Are "Bayesian networks" Bayesian?

Despite the name,Bayesian networks do not necessarily imply a commitment to Bayesianstatistionaga.vn. Indeed, it is common to use frequentists methods to estimate the parameters of the CPDs.Rather, they are so called because they useBayes" rule forprobabilistic inference, as we explain below.(The term "directed graphical model" is perhaps more appropriate.)Nevetherless, Bayes nets are a useful representation for hierarchicalBayesian models, which form the foundation of applied Bayesianstatistionaga.vn(see e.g., the BUGS project).In such a model, the parameters are treated like any other randomvariable, and becomes nodes in the graph.

Inference

The most common task we wish to solve using Bayesian networks isprobabilistic inference. For example, consider the water sprinklernetwork, and suppose we observe thefact that the grass is wet. There are two possible causes for this:either it is raining, or the sprinkler is on. Which is more likely?We can use Bayes" rule to compute the posterior probability of eachexplanation (where 0==false and 1==true).whereis a normalizing constant, equal to the probability (likelihood) ofthe data.So we see that it is more likely that the grass is wet becauseit is raining:the likelihood ratio is 0.7079/0.4298 = 1.647.

Explaining away

In the above example, notice that the two causes "compete" to "explain" theobserved data. Hence S and R become conditionally dependent given thattheir common child, W, is observed, even though they are marginallyindependent. For example,suppose the grass is wet, but that we also know that it is raining.Then the posterior probability that the sprinkler is on goes down:Pr(S=1|W=1,R=1) = 0.1945This is called "explaining away".In statistionaga.vn, this is known as Berkson"s paradox, or "selectionbias". For a dramatic example of this effect, consider a college whichadmits students who are either brainy or sporty (or both!).Let C denote the event that someone is admitted to college, which ismade true if they are either brainy (B) or sporty (S).Suppose in the general population, B and S are independent.We can model our conditional independence assumptions using a graphwhich is a V structure, with arrows pointing down: B S \ / v CNow look at a population of college students (those for which C isobserved to be true).It will be found that being brainy makes you less likely to be sportyand vice versa, because either property alone is sufficient to explainthe evidence on C(i.e., P(S=1 | C=1, B=1) try this little BNT demo!)

Top-down and bottom-up reasoning

In the water sprinkler example, we had evidence of an effect (wet grass), andinferred the most likely cause. This is called diagnostic, or "bottomup", reasoning, since it goesfrom effects to causes; it is a common task in expert systems.Bayes nets can also be used for causal, or "top down",reasoning. For example, we can compute the probability that the grasswill be wet given that it is cloudy.Hence Bayes nets are often called "generative" models, because theyspecify how causes generate effects.

Causality

One of the most exciting things about Bayes nets is that they can beused to put discussions about causality on a solid mathematical basis.One very interesting question is: can we distinguish causation from merecorrelation? The answer is "sometimes",but you need to measure the relationships between at leastthree variables; the intution is that one of the variables actsas a "virtual control" for the relationship between the other two,so we don"t always need to do experiments to infer causality.See the following books for details. "Causality: Models,Reasoning and Inference",Judea Pearl, 2000, Cambridge University Press. "Causation,Prediction and Search", Spirtes, Glymour and Scheines, 2001 (2nd edition), MIT Press. "Causeand Correlation in Biology", Bill Shipley, 2000,Cambridge University Press. "Computation, Causation and Discovery", Glymour and Cooper (eds),1999, MIT Press.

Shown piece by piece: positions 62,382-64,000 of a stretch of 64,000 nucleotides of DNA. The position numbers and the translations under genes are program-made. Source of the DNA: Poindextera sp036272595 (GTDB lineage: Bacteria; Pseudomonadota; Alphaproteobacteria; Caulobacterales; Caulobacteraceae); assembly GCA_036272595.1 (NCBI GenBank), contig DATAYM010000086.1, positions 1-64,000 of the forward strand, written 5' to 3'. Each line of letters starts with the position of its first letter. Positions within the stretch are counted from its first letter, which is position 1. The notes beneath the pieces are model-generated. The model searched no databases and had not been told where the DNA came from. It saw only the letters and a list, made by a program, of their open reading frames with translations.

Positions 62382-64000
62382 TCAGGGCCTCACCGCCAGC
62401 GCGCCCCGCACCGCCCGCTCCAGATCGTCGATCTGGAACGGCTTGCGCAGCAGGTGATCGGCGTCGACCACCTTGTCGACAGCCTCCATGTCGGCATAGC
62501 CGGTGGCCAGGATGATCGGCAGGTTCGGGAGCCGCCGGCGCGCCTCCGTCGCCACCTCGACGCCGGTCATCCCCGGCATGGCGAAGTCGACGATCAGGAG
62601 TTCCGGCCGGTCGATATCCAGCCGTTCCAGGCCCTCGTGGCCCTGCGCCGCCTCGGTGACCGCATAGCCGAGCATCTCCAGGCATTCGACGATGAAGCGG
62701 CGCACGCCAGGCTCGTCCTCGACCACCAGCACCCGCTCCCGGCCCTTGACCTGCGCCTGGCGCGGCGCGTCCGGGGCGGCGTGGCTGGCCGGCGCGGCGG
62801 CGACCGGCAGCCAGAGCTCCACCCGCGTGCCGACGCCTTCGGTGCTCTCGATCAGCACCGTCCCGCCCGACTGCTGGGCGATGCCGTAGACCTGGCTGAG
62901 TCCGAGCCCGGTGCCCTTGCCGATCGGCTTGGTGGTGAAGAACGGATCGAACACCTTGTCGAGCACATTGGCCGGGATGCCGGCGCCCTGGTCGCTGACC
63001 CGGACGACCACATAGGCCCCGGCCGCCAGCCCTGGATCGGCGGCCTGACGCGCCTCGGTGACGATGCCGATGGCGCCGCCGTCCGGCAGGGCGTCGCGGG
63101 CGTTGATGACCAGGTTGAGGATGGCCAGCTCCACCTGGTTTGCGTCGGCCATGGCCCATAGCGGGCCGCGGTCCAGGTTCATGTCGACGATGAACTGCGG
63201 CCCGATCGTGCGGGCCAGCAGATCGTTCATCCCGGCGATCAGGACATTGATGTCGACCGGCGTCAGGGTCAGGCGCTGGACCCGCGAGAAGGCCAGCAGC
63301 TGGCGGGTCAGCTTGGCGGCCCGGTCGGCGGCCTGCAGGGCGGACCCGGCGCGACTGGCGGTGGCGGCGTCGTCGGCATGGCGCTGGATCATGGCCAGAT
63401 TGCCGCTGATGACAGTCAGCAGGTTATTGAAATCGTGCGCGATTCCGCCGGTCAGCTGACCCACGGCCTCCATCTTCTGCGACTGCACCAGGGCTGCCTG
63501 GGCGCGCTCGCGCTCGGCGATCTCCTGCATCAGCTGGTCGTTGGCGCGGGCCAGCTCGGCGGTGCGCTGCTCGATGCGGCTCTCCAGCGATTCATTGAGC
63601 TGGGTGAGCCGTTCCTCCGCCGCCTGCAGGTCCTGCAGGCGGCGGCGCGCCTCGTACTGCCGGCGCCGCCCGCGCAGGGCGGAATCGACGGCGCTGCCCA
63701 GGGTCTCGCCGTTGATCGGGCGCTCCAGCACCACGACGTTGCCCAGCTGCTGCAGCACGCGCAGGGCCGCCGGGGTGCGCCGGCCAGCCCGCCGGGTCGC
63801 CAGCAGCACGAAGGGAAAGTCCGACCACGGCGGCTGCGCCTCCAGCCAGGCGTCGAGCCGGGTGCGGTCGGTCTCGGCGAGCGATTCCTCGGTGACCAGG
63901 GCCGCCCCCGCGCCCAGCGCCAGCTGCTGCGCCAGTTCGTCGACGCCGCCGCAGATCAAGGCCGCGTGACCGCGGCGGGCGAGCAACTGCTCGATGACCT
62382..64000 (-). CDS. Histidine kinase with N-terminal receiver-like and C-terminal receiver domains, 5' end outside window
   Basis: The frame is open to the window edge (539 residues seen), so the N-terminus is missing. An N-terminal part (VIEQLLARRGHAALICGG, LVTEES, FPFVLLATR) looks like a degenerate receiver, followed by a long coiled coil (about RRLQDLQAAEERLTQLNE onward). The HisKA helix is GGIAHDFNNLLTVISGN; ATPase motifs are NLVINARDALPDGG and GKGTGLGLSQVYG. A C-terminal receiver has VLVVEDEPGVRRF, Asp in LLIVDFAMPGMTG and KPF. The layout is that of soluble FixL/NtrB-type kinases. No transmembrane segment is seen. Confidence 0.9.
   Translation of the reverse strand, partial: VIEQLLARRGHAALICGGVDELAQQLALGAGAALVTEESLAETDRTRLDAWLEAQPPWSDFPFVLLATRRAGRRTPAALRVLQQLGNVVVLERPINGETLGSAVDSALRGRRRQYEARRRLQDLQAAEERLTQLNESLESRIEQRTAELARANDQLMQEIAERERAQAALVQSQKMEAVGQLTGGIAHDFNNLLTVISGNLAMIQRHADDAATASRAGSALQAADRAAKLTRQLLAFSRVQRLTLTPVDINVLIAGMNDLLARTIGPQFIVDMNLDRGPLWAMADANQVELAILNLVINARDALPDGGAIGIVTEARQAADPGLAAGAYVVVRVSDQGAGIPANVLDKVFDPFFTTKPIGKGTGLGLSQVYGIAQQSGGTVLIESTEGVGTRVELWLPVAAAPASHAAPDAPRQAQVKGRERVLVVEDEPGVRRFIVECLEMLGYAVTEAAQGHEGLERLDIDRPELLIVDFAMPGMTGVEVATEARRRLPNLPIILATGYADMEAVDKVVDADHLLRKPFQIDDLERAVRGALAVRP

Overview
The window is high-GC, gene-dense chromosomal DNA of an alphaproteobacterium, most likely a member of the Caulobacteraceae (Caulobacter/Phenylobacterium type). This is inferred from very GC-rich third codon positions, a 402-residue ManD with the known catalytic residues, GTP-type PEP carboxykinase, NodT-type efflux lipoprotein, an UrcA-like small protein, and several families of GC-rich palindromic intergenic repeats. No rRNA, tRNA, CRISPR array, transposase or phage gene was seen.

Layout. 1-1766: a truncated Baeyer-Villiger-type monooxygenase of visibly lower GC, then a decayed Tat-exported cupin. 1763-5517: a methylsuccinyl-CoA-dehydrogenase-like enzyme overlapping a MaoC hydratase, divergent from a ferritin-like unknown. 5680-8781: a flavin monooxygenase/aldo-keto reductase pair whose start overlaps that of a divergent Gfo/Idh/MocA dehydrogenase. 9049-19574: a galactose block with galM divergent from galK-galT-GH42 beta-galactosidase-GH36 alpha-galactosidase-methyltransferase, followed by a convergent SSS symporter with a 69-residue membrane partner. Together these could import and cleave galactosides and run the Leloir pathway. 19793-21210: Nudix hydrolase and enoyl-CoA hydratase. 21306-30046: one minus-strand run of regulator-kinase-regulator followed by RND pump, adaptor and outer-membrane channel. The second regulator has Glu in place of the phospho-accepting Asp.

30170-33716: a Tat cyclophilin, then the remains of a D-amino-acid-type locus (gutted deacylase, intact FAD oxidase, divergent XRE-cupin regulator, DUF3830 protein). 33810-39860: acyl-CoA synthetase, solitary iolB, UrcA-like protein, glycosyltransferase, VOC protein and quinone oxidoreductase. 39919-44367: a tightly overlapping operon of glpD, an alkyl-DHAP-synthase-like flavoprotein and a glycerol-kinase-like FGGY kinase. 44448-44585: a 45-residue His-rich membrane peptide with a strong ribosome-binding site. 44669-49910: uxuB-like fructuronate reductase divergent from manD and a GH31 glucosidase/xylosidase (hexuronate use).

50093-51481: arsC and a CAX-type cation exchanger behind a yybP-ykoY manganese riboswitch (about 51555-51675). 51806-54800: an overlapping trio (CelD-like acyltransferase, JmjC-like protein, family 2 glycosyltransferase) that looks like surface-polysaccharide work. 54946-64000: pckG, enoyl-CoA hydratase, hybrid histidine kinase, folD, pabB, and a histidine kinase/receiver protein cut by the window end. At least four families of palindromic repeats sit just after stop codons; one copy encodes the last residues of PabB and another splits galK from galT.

Conditional independence in Bayes Nets

In general,the conditional independence relationships encoded by a Bayes Netare best be explained by means of the "Bayes Ball"algorithm (due to Ross Shachter), which is as follows:Two (sets of) nodes A and B are conditionally independent(d-separated) given a set Cif and only if there is noway for a ball to get from A to B in the graph, where the allowablemovements of the ball are shown below.Hidden nodes are nodes whose valuesare not known, and are depicted as unshaded; observed nodes (the oneswe condition on) are shaded.The dotted aronaga.vn indicate direction of flow of the ball.The most interesting case is the first column, when we have two arrows converging on anode X (so X is a "leaf" with two parents).If X is hidden, its parents are marginally independent, and hence theball does not pass through (the ball being "turned around" isindicated by the curved arrows); but if X is observed, the parents becomedependent, and the ball does pass through,because of the explaining away phenomenon.Notice that, if this graph was undirected, the childwould always separate the parents; hence when converting a directedgraph to an undirected graph, we must add links between "unmarried"parents who share a common child (i.e., "moralize" the graph) to prevent us reading off incorrectindependence statements.Now consider the second column in which we have two diverging arrows from X (so X is a"root").If X is hidden,the children are dependent, because they have a hidden common cause,so the ball passes through.If X is observed, its children are rendered conditionallyindependent, so the ball does not pass through.Finally, consider the case in which we have one incoming and outgoingarrow to X. It is intuitive that the nodes upstreamand downstream of X are dependent iff X is hidden, becauseconditioning on a node breaks the graph at that point.